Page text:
Strapping into the 2020 Chevrolet Corvette Stingray to take turns at 1.3 Gs

We drove the C8, the most exciting new Corvette since the ’63 Split Window.

The 2020 Corvette Stingray.
Chevrolet

On the street, the eighth-generation Chevrolet Corvette Stingray—aka the C8— draws waves and shouts like no Corvette in memory. The vehicles also fulfills a long-explored switch to a mid-engine layout, like the configuration of exotic European supercars from Ferrari and Lamborghini.

At the track at Spring Mountain Motor Resort in Nevada, we were able to lap behind instructors from the Ron Fellows driving school who were in 2019 Corvette ZR1s. Before I slid into that seat, the Fellows crew hands me a black balaclava to line the white open-face helmet, while they lock the helmet into a chest-wrapping hybrid Head And Neck Support (HANS) device in anticipation of my high-speed laps. With the HANS cinched tight, I get in.

I power the seat all the way back with its electric adjuster. Then I pull the seat belt all the way out to activate the ratcheting adjuster, which in most cars is used for tightening the belt onto an infant seat. By locking the belt in place and then powering the seat forward into the correct position, it pulls the regular three-point seat belt tight, providing a quick alternative to a racing harness to help hold the driver in position.

The Corvette will pull 1.3 Gs of cornering force on this track, and while the car is equipped with competition seats, tightening the belts down like this helps hold the driver in position to focus on the steering, rather than using the steering wheel to hold on.

That ratcheted-down seat belt also helps better secure the HANS device, so it will be more effective in the event of a crash. Not that we’d crash Chevy’s $83,330 test car. That was the bottom line cost for our track vehicle, with its 3LT premium equipment package, Z51 performance package and magnetic ride adjustable shock absorbers.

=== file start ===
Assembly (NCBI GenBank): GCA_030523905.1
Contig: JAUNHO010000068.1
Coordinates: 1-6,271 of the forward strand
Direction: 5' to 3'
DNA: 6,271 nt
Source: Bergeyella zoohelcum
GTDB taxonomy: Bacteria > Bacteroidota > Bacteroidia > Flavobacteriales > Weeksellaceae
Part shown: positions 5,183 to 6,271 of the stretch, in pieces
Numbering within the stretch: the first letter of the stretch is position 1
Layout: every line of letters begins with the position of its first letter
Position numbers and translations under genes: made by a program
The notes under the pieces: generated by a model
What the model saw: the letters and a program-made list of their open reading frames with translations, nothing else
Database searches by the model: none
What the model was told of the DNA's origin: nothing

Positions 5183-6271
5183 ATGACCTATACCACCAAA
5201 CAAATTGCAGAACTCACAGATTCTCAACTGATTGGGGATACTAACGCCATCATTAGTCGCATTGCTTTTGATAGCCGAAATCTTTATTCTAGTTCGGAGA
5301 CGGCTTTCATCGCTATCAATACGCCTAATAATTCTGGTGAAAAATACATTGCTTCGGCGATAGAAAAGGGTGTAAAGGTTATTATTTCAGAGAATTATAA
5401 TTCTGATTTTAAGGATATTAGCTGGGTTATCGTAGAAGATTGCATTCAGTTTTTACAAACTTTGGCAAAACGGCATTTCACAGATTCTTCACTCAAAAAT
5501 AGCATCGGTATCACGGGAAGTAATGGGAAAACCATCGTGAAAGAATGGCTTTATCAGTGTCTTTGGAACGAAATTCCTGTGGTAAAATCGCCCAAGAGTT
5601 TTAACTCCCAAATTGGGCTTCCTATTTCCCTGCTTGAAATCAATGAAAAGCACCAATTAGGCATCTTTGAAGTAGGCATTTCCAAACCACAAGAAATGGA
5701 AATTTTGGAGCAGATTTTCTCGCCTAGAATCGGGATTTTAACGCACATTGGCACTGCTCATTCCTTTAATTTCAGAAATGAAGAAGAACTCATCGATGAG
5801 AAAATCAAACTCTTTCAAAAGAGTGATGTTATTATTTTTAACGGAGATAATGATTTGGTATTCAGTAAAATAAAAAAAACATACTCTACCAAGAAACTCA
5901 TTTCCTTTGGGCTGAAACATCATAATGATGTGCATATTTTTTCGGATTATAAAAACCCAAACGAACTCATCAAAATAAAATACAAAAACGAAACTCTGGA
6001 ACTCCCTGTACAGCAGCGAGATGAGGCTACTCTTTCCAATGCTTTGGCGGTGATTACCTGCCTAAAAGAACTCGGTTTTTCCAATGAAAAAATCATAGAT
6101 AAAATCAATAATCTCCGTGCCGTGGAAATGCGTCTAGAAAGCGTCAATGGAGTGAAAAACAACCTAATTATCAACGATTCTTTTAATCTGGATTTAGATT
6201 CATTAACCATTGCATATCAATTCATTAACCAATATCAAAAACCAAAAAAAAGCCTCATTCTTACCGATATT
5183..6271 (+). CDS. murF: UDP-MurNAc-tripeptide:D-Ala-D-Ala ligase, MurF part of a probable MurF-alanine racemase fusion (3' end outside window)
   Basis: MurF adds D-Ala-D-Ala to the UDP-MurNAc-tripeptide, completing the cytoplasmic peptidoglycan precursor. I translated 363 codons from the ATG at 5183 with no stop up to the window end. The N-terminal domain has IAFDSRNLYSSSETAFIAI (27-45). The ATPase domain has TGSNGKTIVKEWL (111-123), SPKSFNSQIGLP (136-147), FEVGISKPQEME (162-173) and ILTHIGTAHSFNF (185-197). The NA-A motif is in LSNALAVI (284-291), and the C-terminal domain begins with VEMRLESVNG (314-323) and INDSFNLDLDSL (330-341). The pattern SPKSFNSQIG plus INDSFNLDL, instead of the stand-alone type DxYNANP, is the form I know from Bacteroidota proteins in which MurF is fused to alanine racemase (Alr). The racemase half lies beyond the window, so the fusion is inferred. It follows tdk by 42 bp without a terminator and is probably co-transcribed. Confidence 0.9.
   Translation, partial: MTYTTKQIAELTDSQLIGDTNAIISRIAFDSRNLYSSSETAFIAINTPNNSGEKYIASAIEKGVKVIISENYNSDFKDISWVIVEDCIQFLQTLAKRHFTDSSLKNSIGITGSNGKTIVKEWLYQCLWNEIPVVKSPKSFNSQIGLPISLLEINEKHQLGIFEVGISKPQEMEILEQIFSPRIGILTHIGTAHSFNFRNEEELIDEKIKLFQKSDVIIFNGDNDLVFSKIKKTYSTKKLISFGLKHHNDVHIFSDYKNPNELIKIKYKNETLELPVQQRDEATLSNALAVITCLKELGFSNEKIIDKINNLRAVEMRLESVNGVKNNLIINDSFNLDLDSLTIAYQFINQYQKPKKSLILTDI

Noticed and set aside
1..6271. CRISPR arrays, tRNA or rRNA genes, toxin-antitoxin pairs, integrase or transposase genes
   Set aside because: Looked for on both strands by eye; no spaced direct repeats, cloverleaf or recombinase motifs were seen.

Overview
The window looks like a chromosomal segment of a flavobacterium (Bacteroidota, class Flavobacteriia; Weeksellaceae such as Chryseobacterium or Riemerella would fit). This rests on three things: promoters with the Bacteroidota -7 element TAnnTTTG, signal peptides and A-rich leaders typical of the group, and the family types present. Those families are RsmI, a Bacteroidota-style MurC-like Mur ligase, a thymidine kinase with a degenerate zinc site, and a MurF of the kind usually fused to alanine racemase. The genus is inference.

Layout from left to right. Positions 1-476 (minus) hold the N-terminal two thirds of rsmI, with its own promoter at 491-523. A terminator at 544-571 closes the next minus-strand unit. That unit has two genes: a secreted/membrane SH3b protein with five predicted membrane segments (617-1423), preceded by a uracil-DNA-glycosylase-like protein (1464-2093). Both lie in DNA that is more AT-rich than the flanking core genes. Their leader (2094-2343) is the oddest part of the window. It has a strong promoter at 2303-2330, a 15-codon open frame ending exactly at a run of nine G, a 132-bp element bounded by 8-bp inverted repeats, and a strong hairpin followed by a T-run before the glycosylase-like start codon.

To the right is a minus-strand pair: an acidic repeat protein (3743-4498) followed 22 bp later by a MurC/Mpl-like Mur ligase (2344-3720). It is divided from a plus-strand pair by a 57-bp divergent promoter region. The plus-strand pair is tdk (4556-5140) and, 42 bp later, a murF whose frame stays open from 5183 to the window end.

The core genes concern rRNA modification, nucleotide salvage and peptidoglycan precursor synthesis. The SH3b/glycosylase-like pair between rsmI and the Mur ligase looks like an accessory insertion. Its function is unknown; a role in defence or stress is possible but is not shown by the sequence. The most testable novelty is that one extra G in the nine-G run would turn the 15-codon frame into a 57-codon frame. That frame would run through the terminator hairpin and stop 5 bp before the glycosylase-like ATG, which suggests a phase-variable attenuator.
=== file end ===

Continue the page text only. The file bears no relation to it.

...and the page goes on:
Pressing the Start button brings the ‘Vette’s 495-horsepower, 470 lb.-ft., LT2 6.2-liter small block V8 to life. The engine’s sound is muscular and menacing at all speeds, with the rumbling threat of power to come at idle, and the ferocious blast of Nascar thunder as revs climb to the 6,500 rpm redline.

But some of this superbly inspiring soundtrack is, alas, actually electronically enhanced. Assistant chief engineer Mark Stheiner goes to lengths to explain that it isn’t really fake sound, because it is sound that the engine can and does make. However, the reality of requirements such as catalytic converters in the exhaust stream take a chunk out of the small block’s aural spectrum, producing a less satisfying voice at the exhaust pipes. So in the cabin, the car’s stereo system puts those frequencies back in place to produce a true V8 sound, but the sound of one without pollution-scrubbing catalysts.

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